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David Heyes

Tony Osborne: Three Fun Bass Quartets

Tony Osborne: Three Fun Bass Quartets

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About the Compositions

Down at the O.K. Corral is a Wild West epic written with the young bassists in mind. It’s a fun and energetic piece, with much to enjoy, and uses a limited number of notes and positions which are ideal for bassists who are just beginning to explore the double bass repertoire.

"Anyone familiar with Tony Osborne's numerous bass quartets will welcome this latest offering. He always manages to inject a sense of fun and playability using simple rhythms, good hummable tunes, and just a little bit of syncopation to keep you on your toes! This quartet is in simple ternary form, the opening introduction being in octave unison. The first section is reminiscent of a jaunty cowboy tune, the second section is a marvelous native-American type dance followed by a return to the cowboy section and a coda that repeats the introduction with a cheesy semitone glissando to end." (Bass News)

The Pink Elephant is one of Tony Osborne's most popular works and was written in the early 1980s for the intermediate double bass quartet.

Its lively, rhythmic, and jazzy idiom has been successful with performers and audiences alike and has also been successfully played with massed basses. The catchy melody is one that stays with you for a long time and this is a fun quartet that has stood the test of time. All basses remain in bass clef throughout.

"This fun quartet is a musical depiction of your favorite black-and-white TV cop from the early 1960s waiting to pounce on some shady crooks outside The Pink Elephant Night Club...the appropriately kitsch, swingy melody sounds like a cross between The Pink Panther and Baby Elephant Walk." (ISB)

Green Bass Blues remains in bass clef throughout and is aimed at the progressing beginner bass quartet. Composed in 1980, it combines elements of swing, blues and rock'n'roll, in a lively and rhythmic idiom that appeals to players of all ages.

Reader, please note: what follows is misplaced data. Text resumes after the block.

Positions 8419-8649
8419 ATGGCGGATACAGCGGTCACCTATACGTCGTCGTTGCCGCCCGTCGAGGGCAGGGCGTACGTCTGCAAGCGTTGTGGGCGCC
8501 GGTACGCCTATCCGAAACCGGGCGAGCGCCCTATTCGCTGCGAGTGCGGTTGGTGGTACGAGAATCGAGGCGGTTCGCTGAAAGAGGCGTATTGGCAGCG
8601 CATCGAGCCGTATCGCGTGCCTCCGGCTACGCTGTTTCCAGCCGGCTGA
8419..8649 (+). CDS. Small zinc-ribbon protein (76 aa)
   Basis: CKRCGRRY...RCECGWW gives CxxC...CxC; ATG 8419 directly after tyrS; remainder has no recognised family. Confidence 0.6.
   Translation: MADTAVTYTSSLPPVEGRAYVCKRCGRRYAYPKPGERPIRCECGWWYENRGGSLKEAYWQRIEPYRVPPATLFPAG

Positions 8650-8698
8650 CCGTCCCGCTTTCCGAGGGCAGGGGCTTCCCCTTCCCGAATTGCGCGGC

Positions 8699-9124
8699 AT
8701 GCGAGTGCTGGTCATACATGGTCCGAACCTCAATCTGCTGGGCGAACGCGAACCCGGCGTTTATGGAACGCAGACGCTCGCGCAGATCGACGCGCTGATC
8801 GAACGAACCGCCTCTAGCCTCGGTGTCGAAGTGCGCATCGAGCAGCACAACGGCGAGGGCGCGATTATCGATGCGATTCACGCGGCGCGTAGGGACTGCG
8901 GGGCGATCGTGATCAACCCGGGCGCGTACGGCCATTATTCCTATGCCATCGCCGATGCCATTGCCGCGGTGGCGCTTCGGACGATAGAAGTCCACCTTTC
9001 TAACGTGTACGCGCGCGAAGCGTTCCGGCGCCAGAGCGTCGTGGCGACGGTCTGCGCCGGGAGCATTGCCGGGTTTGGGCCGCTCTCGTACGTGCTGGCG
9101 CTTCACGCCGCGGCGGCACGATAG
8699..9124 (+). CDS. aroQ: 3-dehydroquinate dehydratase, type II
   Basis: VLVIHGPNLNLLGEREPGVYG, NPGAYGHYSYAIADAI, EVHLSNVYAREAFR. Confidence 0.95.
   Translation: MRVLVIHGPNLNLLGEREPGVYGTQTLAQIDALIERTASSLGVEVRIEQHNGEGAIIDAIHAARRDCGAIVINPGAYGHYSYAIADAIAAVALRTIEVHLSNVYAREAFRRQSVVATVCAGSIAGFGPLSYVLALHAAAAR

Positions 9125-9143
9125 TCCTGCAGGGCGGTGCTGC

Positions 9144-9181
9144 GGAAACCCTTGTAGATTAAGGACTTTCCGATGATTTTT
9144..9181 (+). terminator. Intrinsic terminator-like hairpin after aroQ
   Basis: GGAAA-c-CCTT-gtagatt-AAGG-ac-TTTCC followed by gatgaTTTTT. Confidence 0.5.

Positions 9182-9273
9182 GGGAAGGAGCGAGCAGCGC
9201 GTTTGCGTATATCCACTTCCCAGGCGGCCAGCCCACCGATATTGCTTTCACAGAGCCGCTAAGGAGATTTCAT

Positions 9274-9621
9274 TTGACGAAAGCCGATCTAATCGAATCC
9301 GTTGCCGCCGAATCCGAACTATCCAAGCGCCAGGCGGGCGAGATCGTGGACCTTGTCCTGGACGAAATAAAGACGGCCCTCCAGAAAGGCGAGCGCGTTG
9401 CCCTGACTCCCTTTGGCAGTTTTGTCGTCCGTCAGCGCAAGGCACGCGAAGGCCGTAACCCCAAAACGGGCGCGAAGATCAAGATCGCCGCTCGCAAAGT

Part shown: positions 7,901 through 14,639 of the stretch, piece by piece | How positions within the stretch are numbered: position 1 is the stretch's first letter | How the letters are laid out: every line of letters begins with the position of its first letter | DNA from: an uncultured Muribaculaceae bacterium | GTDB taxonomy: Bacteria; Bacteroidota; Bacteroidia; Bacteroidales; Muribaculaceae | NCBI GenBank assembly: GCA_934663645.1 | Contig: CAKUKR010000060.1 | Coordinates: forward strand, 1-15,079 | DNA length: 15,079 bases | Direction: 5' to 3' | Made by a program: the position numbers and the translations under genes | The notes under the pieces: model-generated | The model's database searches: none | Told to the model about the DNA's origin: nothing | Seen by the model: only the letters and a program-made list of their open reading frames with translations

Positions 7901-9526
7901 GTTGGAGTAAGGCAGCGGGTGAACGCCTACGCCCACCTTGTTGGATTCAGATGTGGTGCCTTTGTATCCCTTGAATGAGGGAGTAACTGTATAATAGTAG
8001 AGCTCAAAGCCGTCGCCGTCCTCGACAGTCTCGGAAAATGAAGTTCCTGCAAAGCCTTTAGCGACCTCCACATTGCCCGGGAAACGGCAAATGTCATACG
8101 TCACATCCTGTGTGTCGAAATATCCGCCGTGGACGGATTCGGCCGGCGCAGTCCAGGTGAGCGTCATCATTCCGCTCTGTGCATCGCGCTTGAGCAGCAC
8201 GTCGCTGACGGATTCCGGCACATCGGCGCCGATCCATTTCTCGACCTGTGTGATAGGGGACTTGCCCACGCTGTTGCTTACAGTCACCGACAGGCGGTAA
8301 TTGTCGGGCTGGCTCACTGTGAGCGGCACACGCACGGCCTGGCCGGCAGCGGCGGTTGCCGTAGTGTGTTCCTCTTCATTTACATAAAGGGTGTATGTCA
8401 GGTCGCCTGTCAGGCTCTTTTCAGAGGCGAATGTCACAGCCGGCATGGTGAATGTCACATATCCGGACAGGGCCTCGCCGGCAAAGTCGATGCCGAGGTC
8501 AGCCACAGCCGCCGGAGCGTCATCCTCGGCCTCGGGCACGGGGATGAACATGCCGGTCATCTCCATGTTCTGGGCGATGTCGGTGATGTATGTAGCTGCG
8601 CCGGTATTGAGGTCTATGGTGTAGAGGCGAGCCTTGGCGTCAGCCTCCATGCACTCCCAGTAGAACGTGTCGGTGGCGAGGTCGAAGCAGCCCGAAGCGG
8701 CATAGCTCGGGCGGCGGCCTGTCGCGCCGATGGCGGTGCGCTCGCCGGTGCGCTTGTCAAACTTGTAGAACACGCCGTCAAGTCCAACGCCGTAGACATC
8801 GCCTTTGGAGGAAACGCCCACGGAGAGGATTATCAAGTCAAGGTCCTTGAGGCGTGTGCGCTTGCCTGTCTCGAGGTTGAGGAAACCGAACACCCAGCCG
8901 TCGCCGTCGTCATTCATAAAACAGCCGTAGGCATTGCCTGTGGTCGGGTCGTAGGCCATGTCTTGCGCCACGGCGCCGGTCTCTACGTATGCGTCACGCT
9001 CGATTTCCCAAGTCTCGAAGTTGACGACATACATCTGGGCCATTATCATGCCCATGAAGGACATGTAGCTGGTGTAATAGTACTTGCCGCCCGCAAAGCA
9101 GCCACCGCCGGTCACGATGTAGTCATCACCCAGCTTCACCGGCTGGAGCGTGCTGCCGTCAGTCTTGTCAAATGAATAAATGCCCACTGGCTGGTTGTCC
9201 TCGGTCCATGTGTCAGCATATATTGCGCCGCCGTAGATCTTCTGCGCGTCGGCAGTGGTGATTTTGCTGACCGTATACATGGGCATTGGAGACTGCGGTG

It has been performed at bass workshops and concerts throughout the world, and can be played by quartet or massed basses. Effective use of the 12-bar blues, with a swinging triplet accompaniment, demonstrate the composer at his jazzy best.

About the Composer

Born in 1947 into a musical family, Tony Osborne studied at the Royal Academy of Music (London) with John Walton (double bass) and Richard Stoker (composition), and divided a busy career between composing, teaching, and performing. A prolific composer and arranger, Tony's original compositions include works in almost every genre, notably Chaconne Syncopations and Wainwright's Ways for brass

quintet, Celebration Fanfare for brass ensemble, the musical A Fine Time for Wine, a beautiful and dramatic Requiem, and many works for string orchestra. Tony’s music for young bassists is very much at the heart of the teaching repertoire, particularly his jazzy and enjoyable bass trios and quartets, and he had the rare ability to create wonderful music which is always player and audience-friendly.

In 2001 Tony Osborne was elected an ARAM (Associate of the Royal Academy of Music) for his pioneering and important work for double bass and was a featured com- poser at Bass-Fest for over ten years. He was a very successful BIBF Composer-in-residence in 2002-3, was a judge for the British Composer Awards and a judge for the BIBF Composition Competition from 1999 until 2015.

Tony Osborne died on 30 March 2019 at the age of 71.

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